It happened at the Democratic Convention in 2008, first when then candidate Obama's moment of manufactured interaction with a real American family was upstaged on stage by his youngest daughter as a live broacast of the encounter was shown to conventioneers while the rest of the Obama family stood onstage next to the big screen, following Michelle Obama's speech. Barack Obama watched the speech in the home of the typical family and his daughters hadn't seen him until he appeared on the video. His prepared spontaneity was completely spoiled by a small child whose excited outbursts upon seeing her absent father kept interrupting his attempt to appear warm and caring.
Well, it happened again. Only this time, instead of everyone's attention being focused on an adorable little girl, the country and the media focused on an amazing woman whose rushed firing by the Obama administration overshadowed the passage of a financial reform bill and Senate approval of Obama's second pick for the Supreme Court, as well as Congress finally extending unemployment benefits.
Given Shirley Sherrod's courageous overcoming of her own father's murder by a white man who was likely a member of the Klan to help save the farm of a white man acting superior while asking for her help, she should be offered more than just reinstatement in the USDA. She should be offered a position in the Obama administration as Minister of Racial Reconciliation. Her story is so human and so like that of many caught up in the hurtful memories and complexities of race relations in this country, she's a natural ambassador for the cause of actually moving past the pain toward healing.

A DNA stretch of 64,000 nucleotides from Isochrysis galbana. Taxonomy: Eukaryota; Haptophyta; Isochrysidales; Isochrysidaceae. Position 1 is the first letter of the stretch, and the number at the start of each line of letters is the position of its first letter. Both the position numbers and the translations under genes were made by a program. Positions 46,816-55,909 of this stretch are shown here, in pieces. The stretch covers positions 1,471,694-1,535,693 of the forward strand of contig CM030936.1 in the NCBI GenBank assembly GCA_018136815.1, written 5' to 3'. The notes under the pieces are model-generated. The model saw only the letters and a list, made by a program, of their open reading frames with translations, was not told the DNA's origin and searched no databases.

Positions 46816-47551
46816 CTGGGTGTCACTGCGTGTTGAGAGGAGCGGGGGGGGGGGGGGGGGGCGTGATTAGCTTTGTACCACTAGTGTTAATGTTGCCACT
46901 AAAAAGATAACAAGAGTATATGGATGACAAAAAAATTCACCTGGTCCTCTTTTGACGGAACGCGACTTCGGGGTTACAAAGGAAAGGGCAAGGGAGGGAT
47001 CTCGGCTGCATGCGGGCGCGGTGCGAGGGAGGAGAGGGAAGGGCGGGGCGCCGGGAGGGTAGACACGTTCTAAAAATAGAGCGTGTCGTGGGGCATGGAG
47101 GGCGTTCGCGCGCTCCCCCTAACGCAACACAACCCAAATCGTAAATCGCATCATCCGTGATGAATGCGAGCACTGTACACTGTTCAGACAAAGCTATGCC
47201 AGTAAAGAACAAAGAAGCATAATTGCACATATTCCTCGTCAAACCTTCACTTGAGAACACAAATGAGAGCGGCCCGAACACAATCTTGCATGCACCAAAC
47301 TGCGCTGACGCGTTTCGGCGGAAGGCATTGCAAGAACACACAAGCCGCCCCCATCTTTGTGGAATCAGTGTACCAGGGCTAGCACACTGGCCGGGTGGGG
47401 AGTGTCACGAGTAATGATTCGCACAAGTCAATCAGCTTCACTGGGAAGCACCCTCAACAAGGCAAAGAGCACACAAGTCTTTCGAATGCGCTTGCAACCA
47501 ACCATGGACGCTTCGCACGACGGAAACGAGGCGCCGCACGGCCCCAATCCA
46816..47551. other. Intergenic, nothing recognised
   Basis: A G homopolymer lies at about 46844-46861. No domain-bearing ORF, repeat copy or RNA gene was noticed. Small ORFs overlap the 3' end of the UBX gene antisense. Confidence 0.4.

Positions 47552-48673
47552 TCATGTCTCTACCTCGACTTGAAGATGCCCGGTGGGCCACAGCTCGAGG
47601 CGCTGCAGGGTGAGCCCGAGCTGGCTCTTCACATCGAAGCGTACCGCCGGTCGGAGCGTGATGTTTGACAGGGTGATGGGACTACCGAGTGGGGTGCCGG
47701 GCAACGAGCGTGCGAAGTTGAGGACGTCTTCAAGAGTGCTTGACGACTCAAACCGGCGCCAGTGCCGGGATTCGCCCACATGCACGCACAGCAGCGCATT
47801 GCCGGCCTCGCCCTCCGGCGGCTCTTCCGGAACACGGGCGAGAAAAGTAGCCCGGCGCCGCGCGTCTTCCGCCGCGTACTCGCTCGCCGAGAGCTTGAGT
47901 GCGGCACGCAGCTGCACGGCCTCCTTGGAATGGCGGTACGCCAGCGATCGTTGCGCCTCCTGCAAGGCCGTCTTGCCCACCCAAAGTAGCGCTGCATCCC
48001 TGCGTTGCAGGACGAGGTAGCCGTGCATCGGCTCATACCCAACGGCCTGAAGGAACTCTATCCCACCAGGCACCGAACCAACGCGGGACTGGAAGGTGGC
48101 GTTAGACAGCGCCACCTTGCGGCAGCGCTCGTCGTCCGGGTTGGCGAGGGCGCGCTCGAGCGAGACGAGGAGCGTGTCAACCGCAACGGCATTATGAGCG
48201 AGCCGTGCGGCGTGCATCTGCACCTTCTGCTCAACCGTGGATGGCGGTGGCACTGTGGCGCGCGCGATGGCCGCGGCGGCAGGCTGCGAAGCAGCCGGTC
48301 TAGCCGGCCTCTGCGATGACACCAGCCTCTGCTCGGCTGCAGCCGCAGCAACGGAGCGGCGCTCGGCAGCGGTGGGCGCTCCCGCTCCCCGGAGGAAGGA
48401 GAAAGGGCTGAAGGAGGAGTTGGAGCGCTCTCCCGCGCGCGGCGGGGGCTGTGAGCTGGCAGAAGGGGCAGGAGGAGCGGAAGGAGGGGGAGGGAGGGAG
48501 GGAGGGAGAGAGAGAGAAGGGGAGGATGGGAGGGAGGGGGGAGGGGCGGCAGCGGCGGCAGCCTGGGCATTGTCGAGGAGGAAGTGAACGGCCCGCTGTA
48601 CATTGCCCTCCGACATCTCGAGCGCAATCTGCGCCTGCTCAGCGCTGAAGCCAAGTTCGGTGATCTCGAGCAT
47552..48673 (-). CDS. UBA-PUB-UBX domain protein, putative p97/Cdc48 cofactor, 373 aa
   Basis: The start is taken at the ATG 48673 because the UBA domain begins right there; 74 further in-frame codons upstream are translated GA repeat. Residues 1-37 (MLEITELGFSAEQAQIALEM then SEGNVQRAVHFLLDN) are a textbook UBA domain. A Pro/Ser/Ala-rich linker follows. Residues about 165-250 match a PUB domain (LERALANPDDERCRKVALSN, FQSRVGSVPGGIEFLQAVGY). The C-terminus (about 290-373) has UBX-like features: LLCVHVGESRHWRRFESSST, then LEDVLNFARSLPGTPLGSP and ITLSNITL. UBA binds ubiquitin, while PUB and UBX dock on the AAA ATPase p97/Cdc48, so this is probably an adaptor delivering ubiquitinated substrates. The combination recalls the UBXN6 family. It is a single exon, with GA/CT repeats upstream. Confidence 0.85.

I'm sure she will find a means of spreading her message of forgiveness and I'm equally sure it won't be as a representative of the Obama administration. Why not? She stole his thunder during a week when he made major accomplishments that became "in other news" afterthoughts in the wake of the recrimination against Sherrod, hastily followed by her firing and just as hastily followed by revelation that this woman deserves our respect, not our contempt. Despite Sherrod being told that her firing was ordered from the White House, the President absolved himself
from all responsibility and blamed the director of the USDA for acting hastily.
I believe the order to fire Sherrod came from a White House in panic mode ready to destroy an African-American woman's reputation and life without any further investigation or thought. I also believe the response would have been different had Sherrod been white. Although the anniversary of the President's calling the action of police arresting an African-American professor stupid was also this week, the Sherrod matter was one this administration wanted dispensed of ASAP. It was a
gnat that needed to be swatted out of the way, but that gnat turned out to be a wasp whose sting was sharper than anyone could have anticipated.